Staying Put or Moving On – Roots or No Roots

by Bella Rum

Are you a staying-put kind of person or a moving-on kind of person?

On Saturday, in 100 plus degrees and dense, soggy air that turned the slightest movement into an underwater sport – slow and wet – we drove up to see the kids. I’ve never been so grateful for A/C. I thought about packed-up covered wagons and sweating individualists, and how they may have carried a special treasure from a grandmother they would never see again, or other small pieces from their former lives, but mostly basic requirements for survival, trying desperately to keep a little of the old life while thirsting their way to a new one. The West never would have been settled if it were up to me. I’d still be in the East… which I am.

The kids moved to a new city (a little closer to us) and a new job for my son – with the same company. My daughter-in-law is a professional mover by now. She would make a good nomad. She can make a home wherever they land. Those kids are not of-the-earth. They have shallow, fibrous roots that spread quickly just beneath the surface and can transplant, if not easily, successfully. They are flexible; they bend when the winds demand it. That’s a requirement for many of their generation. They must live where the job is instead of finding a job where they live. It’s the nature of many careers now. I’m not built for that. I like to get comfortable, count on things, grow deep roots and stay put. They accept change, and seem to thrive. A good thing because that’s their lot.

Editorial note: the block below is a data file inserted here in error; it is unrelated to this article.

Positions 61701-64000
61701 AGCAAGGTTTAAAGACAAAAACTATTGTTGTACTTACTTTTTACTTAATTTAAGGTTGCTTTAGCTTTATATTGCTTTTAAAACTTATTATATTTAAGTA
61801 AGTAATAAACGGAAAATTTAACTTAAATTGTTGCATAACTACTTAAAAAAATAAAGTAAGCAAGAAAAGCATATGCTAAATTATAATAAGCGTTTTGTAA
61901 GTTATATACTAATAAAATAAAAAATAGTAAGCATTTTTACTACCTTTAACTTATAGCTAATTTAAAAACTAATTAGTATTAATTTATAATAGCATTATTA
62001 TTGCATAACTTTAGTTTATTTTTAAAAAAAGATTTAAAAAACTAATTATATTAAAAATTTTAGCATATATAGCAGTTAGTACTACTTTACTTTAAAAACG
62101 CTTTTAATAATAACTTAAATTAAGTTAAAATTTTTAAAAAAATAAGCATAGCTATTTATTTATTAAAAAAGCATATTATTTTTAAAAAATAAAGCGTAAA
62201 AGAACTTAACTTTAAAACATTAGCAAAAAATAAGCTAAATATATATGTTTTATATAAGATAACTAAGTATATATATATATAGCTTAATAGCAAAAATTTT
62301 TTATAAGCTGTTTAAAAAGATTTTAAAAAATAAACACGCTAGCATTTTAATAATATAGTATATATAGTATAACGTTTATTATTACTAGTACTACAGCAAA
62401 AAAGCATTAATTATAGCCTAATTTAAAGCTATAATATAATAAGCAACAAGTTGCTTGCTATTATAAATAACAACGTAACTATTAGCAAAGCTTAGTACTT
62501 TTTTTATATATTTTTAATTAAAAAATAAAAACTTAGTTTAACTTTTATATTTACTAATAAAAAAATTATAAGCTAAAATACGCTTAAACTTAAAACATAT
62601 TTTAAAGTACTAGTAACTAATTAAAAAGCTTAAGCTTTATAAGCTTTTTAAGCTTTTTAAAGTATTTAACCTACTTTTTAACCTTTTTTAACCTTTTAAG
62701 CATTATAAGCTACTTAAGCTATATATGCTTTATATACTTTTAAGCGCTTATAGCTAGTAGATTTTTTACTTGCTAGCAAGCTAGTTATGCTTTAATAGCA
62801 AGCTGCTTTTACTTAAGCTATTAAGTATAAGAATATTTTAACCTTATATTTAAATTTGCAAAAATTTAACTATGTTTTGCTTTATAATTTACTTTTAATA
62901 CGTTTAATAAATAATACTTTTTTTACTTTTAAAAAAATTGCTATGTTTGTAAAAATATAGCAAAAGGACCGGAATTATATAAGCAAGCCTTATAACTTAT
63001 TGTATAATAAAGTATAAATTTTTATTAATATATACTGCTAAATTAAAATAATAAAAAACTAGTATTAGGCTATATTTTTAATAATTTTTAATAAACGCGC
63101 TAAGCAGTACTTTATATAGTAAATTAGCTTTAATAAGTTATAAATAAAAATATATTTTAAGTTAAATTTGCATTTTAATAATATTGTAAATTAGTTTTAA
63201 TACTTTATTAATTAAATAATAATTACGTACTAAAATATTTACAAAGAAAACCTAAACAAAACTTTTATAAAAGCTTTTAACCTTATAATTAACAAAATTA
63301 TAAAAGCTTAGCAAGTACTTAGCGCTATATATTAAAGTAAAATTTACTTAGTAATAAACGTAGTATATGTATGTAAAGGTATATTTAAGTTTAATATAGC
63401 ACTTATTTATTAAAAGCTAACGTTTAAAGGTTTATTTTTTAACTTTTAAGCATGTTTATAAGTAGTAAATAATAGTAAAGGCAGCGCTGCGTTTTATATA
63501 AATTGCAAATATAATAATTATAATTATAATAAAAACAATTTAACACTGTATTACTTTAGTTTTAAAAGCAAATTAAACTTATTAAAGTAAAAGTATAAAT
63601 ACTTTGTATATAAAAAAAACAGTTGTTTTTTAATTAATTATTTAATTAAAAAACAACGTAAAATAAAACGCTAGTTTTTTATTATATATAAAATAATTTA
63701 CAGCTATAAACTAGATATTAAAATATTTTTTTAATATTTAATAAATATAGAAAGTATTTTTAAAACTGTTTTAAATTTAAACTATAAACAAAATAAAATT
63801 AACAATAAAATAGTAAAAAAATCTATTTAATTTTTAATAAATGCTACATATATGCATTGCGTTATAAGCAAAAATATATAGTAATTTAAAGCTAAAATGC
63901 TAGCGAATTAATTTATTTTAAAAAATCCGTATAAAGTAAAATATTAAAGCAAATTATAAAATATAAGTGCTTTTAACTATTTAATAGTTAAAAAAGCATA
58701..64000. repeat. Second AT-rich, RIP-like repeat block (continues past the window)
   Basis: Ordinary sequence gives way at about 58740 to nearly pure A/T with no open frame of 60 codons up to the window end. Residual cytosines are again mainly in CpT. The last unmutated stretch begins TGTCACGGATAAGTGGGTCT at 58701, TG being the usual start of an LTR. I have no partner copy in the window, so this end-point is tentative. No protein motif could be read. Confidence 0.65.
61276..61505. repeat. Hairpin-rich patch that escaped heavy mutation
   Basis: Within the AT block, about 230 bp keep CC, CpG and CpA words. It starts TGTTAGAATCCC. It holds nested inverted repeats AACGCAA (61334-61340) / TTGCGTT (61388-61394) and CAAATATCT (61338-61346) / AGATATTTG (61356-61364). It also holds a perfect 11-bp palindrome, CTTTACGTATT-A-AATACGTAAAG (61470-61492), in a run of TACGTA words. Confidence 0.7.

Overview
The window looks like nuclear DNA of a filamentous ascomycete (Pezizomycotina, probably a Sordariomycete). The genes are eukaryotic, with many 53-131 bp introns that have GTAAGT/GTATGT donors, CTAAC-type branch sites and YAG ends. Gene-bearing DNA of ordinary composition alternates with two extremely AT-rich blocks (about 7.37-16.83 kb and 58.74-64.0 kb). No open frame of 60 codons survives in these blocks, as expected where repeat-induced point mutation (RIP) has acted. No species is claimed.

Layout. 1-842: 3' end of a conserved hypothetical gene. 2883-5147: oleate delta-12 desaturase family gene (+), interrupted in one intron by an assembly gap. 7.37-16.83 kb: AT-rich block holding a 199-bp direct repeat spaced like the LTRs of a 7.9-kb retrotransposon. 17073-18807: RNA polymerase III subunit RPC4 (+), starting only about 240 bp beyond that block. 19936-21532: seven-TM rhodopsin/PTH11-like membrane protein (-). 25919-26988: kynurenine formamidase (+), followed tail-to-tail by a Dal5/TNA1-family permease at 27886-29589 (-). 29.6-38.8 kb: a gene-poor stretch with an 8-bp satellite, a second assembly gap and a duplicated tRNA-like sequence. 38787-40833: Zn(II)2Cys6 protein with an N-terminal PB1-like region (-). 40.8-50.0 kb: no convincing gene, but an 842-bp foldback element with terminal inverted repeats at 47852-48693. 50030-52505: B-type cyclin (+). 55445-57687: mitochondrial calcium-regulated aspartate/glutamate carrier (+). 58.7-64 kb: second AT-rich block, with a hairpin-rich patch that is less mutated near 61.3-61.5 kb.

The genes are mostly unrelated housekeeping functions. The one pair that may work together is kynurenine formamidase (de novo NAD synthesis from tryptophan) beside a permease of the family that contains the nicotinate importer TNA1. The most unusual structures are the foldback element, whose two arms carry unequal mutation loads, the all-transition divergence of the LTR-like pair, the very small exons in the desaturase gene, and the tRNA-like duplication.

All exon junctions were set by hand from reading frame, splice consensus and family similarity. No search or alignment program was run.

I still visit the place I grew up. Most of the people I knew then are gone now, but the place, the river, the land never moves. It still feels solid to me. My brother, aunt and cousins still live there, and that keeps me connected. My son once took the Grand Trio back to our old neighborhood in MD where he grew up. My grands will not have one single place to return to, a single house to point to, a place where they can say, “This is where I grew up.” But they will have family; their parents and grandparents will embody home for them. They may have to rely on their own resilience, but don’t we all? Even though the place we grew up may stir our memories, our resilience ultimately springs from those who raised us and knew us and taught us, and from our own insides.

The grands were happy as clams in their new digs, proud of their rooms and curious about their treelined and yet-to-be-discovered neighborhood. And, yes, I went outside – in the heat – and watched from a lawn chair as they rode their skateboards down a long hill and trudged back up with seemingly no ill effects from the brutal heat. At what age does imperviousness to heat and cold come to an end?

We soon took a welcome reprieve to watch a “scary” movie – one of the four-year-old’s favorites. She loves scary movies. She’s so little and sweet and loves to be scared to death. She never admits to being scared, but her little fingers begin twining and untwining as the music intensifies and the action builds to the scary parts. She comes honestly by this love of getting the dickens scared out of her. I’m a lover of roller coasters and spine-tingling  books and scary movies. It’s so much fun when the part of your brain that controls fear is tweaked while another part of your brain knows there is no real danger, only perceived.  She also wanted so very much to tell me what was going to happen next. My son kept telling her not to tell me. She kept saying, “But she doesn’t know.”

Exactly! Roots or no roots, we never know what’s next. It’s all a scary, wonderful or not-so-wonderful, crazy ride. It’s everything, it’s all things, it’s all jumbled up, but one thing for sure, we don’t know what’s next.

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